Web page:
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Islamic Personalities ( 27 Jul 2008, NewAgeIslam.Com)

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Iraqi Judge Recalls Saddam Hussein's Trial as a Turning Point: Unassuming Jurist Has Been at Centre Of Major Cases

By Nora Boustany


Washington Post Foreign Service

Sunday, July 27, 2008; Page A15


Saddam Hussein's survival instincts were not dulled by prison, according to one Iraqi judge who faced the former president in a courtroom and recalls his cunning and rhetorical posturing.


"Are you an American or a foreign judge?" Raid Juhi Hamadi al-Saedi remembered Hussein quizzing him during a pre-trial hearing in July 2004.


The youthful judge was unfazed by the self-styled Sword of the Arabs.


"You signed my assignment order," he told him.


Then there was the moment when Hussein, playing for time and apparently angling for leverage, demanded, "What law are you using?"


"Your law. The laws you passed during your time," responded Juhi, who was confirmed to the bench a year before the 2003 U.S.-led invasion that toppled Hussein. "We don't have new laws."


Thus was set in motion Hussein's year-long trial on charges of massive human rights abuses against his own people. Juhi, in his capacity as the Iraqi High Tribunal's chief investigative judge, indicted the former president and seven other men for crimes against humanity in the killing of 148 men and boys from the Shiite village of Dujail in 1982. He also indicted Hussein and his industrialization minister, known as Chemical Ali, for genocide in the slaughter of 182,000 mostly Kurdish Iraqis in the 1987-88 Anfal campaigns. The trial in the Dujail case opened in October 2005.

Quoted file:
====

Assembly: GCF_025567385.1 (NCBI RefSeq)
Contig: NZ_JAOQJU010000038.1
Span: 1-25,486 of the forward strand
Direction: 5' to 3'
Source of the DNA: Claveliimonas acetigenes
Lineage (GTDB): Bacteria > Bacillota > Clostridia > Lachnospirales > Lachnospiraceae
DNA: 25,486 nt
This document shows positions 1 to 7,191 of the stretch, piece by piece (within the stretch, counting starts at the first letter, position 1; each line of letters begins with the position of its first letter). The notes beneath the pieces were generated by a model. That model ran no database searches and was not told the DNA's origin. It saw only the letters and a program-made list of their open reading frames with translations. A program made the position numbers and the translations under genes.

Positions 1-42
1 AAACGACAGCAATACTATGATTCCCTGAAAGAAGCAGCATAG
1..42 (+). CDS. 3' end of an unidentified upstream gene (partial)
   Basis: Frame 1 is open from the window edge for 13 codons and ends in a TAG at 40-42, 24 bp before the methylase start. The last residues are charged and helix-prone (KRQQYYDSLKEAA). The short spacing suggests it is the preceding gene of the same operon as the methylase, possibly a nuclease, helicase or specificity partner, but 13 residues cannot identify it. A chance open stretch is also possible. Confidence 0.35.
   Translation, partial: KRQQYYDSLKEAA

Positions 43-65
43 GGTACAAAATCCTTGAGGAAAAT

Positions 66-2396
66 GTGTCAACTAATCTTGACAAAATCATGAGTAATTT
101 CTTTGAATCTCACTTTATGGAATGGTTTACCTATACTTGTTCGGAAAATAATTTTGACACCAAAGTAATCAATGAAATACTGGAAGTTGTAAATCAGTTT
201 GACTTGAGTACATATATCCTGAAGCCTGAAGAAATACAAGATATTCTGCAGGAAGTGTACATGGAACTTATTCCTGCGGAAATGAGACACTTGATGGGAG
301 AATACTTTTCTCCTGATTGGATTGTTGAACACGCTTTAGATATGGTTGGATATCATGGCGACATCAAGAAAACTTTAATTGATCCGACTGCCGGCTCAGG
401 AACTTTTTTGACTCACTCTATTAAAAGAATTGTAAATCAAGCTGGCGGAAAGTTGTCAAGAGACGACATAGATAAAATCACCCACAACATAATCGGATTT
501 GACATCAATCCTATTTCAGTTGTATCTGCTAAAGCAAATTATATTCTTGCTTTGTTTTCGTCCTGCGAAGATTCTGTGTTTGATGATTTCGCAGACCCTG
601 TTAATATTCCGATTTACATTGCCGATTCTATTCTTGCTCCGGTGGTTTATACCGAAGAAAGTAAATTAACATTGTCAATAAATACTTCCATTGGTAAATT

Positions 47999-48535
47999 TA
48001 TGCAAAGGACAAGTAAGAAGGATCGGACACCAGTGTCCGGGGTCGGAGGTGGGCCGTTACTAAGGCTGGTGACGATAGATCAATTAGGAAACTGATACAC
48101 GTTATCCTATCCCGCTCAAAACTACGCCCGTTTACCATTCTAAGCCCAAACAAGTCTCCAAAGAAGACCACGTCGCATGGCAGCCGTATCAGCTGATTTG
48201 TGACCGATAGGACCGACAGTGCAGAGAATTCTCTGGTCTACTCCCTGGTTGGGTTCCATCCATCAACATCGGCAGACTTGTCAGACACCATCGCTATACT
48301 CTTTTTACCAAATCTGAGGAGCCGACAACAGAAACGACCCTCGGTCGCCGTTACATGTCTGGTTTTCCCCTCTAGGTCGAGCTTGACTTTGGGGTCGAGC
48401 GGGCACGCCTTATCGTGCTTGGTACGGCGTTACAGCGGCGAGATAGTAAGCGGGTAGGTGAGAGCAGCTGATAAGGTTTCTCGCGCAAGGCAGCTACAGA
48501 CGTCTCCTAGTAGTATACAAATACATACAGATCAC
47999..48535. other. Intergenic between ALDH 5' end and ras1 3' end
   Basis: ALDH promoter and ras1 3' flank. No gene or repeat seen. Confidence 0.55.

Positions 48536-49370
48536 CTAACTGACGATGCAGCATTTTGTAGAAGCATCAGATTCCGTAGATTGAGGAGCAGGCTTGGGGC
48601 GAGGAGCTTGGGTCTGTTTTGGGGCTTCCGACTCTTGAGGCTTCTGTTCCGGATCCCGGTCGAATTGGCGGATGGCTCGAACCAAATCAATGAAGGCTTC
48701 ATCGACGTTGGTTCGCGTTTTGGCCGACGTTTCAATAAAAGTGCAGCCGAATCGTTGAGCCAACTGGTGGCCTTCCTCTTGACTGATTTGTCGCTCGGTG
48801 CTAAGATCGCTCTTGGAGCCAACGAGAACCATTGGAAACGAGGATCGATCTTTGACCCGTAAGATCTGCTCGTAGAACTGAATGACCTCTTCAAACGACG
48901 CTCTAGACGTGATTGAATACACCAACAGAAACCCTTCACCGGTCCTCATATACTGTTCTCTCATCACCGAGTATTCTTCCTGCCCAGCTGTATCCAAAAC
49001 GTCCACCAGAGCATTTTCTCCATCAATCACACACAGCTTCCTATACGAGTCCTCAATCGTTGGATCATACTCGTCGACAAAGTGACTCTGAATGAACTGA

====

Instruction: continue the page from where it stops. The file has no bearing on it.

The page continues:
For Juhi, the trial of Hussein marked a turning point in Iraqis' perception of their country's justice system. For decades, they had been terrorized by obscure, secretive courts directly linked to an absolute ruler.


"This trial," Juhi said, "laid the groundwork for a new philosophy for Iraqis -- respect of human rights, rights of suspects to a fair trial, whoever they are and regardless of the cruelty or viciousness of their crimes," he said. At the same time, he added, "no matter how high someone's position is and how much power he has at his command, one of these days he will be held accountable."


But the trial also put a spotlight on Juhi, the unassuming, diligent jurist who has been at the epicentre of post-invasion Iraq's most momentous investigations.


Now 36, Juhi is in Washington as a senior summer fellow with the U.S. Institute of Peace. He came to New York in May 2007 on a three-year fellowship at Cornell Law School, where he lectures and writes about his experiences and transitional justice initiatives. His is the story of an ordinary Iraqi who outlived a repressive regime, survived a war and took on a dangerous task to help his countrymen become masters of their own fate.